A day of Riga

Let's take trip back in time...about two and a half months, not very long, the geographic distance makes up for proximity. 

Friday, May 21st, 2010 - Riga, Latvia

The yummy breakfast was made better with a plan to walk to the market square with Beth, Faith, and Anna.  Michael was going to join but he missed our rendezvous in the lobby - I lost the vote so we left thinking he'd gone ahead.  Well, the market only held our attention past the cherries and strawberries (which were suspiciously mushy) so we headed out of the hot sun to a shaded park by the canal near the round tea house; the mosquitoes attacked our bare legs and feet.  Missing home but disliking the scenario's similarities to a Minnesota summer, we left the feast (in which we were the main course) and headed to the City Hall for the great water closet and native shops beneath the building - I found a pretty woven cloth string. 

We moved along the old walking tour route to the "Three Brothers" landmark near the brass band trio, and still tired from the sun we glided into a small wooden and stone crafted store, Linen & Pearls, to buy post cards, etc.  I love the streets, filled with music and flower, literally around every corner.  I will admit that I have been romanced by lily-of-the-valley and its sweet soft smell, bringing with it a new appreciation of the line in "Not One Sparrow" by William Hawley...

"Not one sparrow is forgotten,

E'en the raven God will feed;
And the lily of the valley
From His bounty hath its need.
Then shall I not trust Thee, Abba,
In Thy mercy have a share?
And through faith and prayer, my Father,
Merit Thy protecting care?"

Heading back to the main square for more watercolors, Beth entertained us with her strikingly hilarious New York accent (or was it Boston?).  Oh dear, my Russian is getting rusty.  I loved it though. I much prefer this carefree women's day to that of constant "touring" and sight seeing.  In my experience "sight seeing" is best done in pairs of similar friends while non-agenda days are great with more. 

Anna led us down "Elizabete iela" to a fun cafe "All Cappuccino" and we sipped coffee (peach juice for me) with Ashlea and Chris who joined us.  What a warm day - my feminine insecurities rose with the temperature - I'd like to blame it on fluctuating hormones, but I think that's a stretch ;)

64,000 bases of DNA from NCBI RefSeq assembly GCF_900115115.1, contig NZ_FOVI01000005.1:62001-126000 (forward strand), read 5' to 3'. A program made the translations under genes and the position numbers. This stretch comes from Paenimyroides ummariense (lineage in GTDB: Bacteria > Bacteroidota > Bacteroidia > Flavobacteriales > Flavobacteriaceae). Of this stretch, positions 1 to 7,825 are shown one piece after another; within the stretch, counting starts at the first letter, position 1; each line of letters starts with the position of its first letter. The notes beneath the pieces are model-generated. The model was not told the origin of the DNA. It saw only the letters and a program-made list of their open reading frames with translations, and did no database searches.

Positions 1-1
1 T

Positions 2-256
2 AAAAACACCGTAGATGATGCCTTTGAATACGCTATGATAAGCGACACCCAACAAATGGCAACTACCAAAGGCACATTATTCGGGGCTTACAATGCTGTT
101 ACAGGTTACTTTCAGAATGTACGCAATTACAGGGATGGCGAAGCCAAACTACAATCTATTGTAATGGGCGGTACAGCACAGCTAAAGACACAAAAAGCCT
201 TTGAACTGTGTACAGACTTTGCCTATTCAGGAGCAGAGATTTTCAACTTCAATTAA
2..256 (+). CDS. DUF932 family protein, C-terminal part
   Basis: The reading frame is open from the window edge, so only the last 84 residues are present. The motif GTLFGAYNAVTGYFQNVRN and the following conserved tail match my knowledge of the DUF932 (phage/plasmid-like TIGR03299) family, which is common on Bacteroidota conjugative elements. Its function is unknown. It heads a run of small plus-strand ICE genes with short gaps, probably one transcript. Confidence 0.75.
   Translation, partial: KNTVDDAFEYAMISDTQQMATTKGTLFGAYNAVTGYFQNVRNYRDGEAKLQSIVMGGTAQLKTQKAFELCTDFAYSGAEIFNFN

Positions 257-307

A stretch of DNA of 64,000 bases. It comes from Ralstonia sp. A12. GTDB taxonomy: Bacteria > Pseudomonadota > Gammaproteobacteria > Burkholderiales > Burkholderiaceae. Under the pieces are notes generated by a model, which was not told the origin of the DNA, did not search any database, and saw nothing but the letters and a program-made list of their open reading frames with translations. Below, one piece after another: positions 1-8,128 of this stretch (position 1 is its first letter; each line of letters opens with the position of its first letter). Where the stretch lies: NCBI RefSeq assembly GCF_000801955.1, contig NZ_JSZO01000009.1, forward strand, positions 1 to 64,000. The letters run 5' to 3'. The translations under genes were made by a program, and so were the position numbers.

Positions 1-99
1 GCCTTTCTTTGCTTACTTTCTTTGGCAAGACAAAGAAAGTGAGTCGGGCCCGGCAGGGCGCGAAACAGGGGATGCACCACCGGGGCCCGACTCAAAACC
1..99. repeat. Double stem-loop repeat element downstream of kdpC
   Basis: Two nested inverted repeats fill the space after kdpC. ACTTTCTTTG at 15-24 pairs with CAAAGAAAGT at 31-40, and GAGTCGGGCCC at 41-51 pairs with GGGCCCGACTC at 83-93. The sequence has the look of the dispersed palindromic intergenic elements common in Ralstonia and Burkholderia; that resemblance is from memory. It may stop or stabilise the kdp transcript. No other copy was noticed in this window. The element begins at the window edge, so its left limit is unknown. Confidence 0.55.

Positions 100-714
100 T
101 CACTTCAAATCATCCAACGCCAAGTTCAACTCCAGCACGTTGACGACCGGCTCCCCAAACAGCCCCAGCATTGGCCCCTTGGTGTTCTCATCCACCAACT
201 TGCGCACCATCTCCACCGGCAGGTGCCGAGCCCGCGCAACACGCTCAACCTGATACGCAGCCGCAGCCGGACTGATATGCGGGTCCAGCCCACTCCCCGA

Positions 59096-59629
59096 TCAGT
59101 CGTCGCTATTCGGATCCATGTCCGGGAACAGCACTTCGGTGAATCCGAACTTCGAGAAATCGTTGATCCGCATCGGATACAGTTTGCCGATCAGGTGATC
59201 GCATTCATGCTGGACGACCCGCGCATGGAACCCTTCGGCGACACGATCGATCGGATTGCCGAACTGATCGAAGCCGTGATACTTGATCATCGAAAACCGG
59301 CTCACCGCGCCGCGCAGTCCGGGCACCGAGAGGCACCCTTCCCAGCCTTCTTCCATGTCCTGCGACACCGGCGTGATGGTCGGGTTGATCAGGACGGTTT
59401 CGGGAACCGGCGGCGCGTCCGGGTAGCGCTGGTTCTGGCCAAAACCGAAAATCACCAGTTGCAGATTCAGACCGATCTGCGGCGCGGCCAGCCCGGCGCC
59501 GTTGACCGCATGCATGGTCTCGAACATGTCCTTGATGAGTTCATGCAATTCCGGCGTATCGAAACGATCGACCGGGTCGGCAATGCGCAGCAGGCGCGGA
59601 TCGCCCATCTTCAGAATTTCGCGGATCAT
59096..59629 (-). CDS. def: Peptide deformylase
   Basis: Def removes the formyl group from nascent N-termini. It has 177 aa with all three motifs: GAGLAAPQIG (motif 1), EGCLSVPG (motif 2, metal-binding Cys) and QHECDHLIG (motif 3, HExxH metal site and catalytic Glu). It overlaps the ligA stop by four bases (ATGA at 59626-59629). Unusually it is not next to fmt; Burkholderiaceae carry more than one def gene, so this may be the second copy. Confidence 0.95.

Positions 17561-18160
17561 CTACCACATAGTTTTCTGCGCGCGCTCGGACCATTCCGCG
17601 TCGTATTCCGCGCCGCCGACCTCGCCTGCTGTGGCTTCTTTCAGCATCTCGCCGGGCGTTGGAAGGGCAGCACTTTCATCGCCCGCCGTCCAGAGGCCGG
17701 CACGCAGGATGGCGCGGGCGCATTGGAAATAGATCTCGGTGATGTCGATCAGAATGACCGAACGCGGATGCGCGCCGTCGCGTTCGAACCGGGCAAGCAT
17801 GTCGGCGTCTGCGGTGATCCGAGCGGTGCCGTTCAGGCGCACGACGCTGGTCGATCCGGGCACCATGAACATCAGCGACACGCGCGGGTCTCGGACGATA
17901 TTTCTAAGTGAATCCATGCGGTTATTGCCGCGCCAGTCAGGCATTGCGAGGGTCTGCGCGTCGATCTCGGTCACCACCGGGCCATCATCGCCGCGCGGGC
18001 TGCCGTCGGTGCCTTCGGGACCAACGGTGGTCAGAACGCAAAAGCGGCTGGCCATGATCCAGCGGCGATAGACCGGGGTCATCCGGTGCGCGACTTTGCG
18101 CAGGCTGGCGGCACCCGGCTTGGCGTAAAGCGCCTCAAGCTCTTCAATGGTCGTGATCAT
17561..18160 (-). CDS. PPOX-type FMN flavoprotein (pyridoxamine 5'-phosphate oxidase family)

We made it back in time fr a lunch/dinner at the hotel and Shawn told me about his fantastic German adventure with Kurt.  We changed for our concert at the Riga Dome and loaded the buses.  Let's just say the cathedral was very, very high.  It was filled with rich ornate stained glass windows (what cathedral isn't), a massive organ, and directed by a musician that loved Jesus. 

Outside our first concert was celebrated with a lovely but suffocating choir huddle and meet & greet with the concert attendees.  I chatted with Mary, an English teacher from Belarus - her pupils (no, not her eyes) excitedly handed our friends their cameras for pictures with us. I say thank you, Jesus, for that concert.

Shawn, Kurt, Biz, Michele, Anna and I decided to return to the round tea place in the park but met an American street evangelist - rather abrasive but intriguing - he is bold to proclaim Christ.  I'd have to say, however, that the million dollar bill with Bible verses on it wasn't personally convincing. Part of me was glad to see a brother on the streets proclaiming like a prophet but the other part of me was irritated, offended and belittled. His heavy condemnation/conviction strategy needed some grace seasoning. Then I thought, well, shouldn't I feel this way? Don't all preachers do this - get under your skin - push you to go deeper, give more of your soul? Be a witness? ... Nope, he was challenging but he was pushin' it.


Well, after that experience, we found out that the tea lounge was closing so we walked to another one across from St. Peters' and right past the guitar, violin trip from the night before.  Needless to say, we parked our kiesters on the curb and sat down for a listen

Inside the shop we ordered our tea (rooibos for me) and cakes to eat, all six, on a round lounge pillow seat with mini table included - Middle Eastern melodies chanted in the background.  Oh, we tried to look normal when ordering but the barista was merciful to our broken Latvian and full, clanging laughter. 

The walk back was pleasant - including the McDonald's stop (Latvian McDonald's have yummy Wisconsin style breaded cheese balls, who knew?) and walk up to the flower market street.  Riga is so full of night life and music on the streets.  Anna and I have stayed up too late journaling! Oh, I forgot, a thirty something European man asked us to get drinks before the concert, we offered a polite, yet mildly terrified, "no, thank you".

Good night.

Excerpt from the binding-is-almost-broken journal of Shasta Feltman